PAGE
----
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    Re: 3D printing & sextants - a few surprises
    From: Lu Abel
    Date: 2014 Jan 09, 10:42 -0800

    I read this with interest.  

    While 3D printing for the masses today must be on easily melted plastics, I was aware of 3D printing of metals, so Surprises 1 and 2 were reasonable.   But just as I exclaimed to myself "yeah, but the cost was astronomical as compared to ordinary machining," you offered Surprise 3.    That's amazing!

    In the past few weeks there was a filler on one of the US TV news broadcasts about 3D printing's move into real-world manufacturing.   But that news piece, after touting all the benefits of 3D printing of, say, stamping molds for forming car bodies said that costs still far exceeded the costs of traditional alternatives.

    There has been discussion on another list that I'm on where some of the advocates of 3D printing claim that it will form the basis of a second Industrial Revolution.    The first give us mass-produced goods at very low prices; this second one will potentially give us custom goods at equally low prices.

    I live in the Silicon Valley area.  Not only have we seen the first retail shop open where one can get a 3D design printed at a reasonable cost on a quality printer, but libraries in two of our communities have installed 3D printers for the masses to use!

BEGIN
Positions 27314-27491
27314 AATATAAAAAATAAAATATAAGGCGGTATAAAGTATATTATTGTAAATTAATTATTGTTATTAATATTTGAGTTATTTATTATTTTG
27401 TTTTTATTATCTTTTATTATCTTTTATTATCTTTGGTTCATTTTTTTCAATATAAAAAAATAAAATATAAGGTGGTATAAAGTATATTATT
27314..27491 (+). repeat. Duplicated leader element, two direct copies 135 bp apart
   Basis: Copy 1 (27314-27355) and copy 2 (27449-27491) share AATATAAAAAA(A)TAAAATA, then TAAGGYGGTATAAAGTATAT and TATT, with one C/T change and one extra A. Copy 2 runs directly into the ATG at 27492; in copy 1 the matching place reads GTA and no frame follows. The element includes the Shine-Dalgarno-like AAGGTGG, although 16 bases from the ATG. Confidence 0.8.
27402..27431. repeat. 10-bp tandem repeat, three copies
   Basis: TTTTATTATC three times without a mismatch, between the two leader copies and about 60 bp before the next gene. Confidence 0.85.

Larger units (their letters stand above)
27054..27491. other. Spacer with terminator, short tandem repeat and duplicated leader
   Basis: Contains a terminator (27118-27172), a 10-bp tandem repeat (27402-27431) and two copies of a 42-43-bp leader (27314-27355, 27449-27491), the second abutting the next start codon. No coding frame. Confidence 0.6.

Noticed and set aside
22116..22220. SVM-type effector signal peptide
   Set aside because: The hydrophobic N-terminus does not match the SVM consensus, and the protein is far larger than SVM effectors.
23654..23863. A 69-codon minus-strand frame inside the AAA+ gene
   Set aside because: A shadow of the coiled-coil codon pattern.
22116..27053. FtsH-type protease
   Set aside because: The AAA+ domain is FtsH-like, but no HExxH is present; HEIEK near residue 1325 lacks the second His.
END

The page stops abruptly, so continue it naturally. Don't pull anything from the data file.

On 1/9/2014 10:03 AM, Eric van der Veen wrote:


    A word on 3D printing following recent posts.

    It is a misconception that 3D printing is limited to floppy plastics.

    Today in the office I had the opportunity to inspect a titanium(!) 3D-printed part.

    This was piece approx. 3 cm in diameter, approx. 7 mm thick. It was designed for a miniature satellite rocket nozzle, and manufactured for us by a Belgian company.

    Surprise 1. This was not done by sintering, as is usual in 3D printing of metals. This was more like a cast on micro-scale with a 3D printer with a very hot printhead and printbed. Thus the result has the same properties (strength!) as if it was machined titanium. Very light, very strong. Incredible.

    Surprise 2. This unit featured approx 10 holes through the full thickness. Holes were diameter 0.3 mm (!!!!). Try that with a drill. You won't succeed, as all but the most expensive drills will break.

    Surprise 3. A machined equivalent (if the drills work out) would be 1-2 days labour, totalling approx. $1200. This 3D piece..... approx $300.

    So, for all you people doing sextant repair, restoration or manufacture...I suggest you keep a close look on how 3D printing technology evolves. It will open possibilities beyond what we can imagine today.

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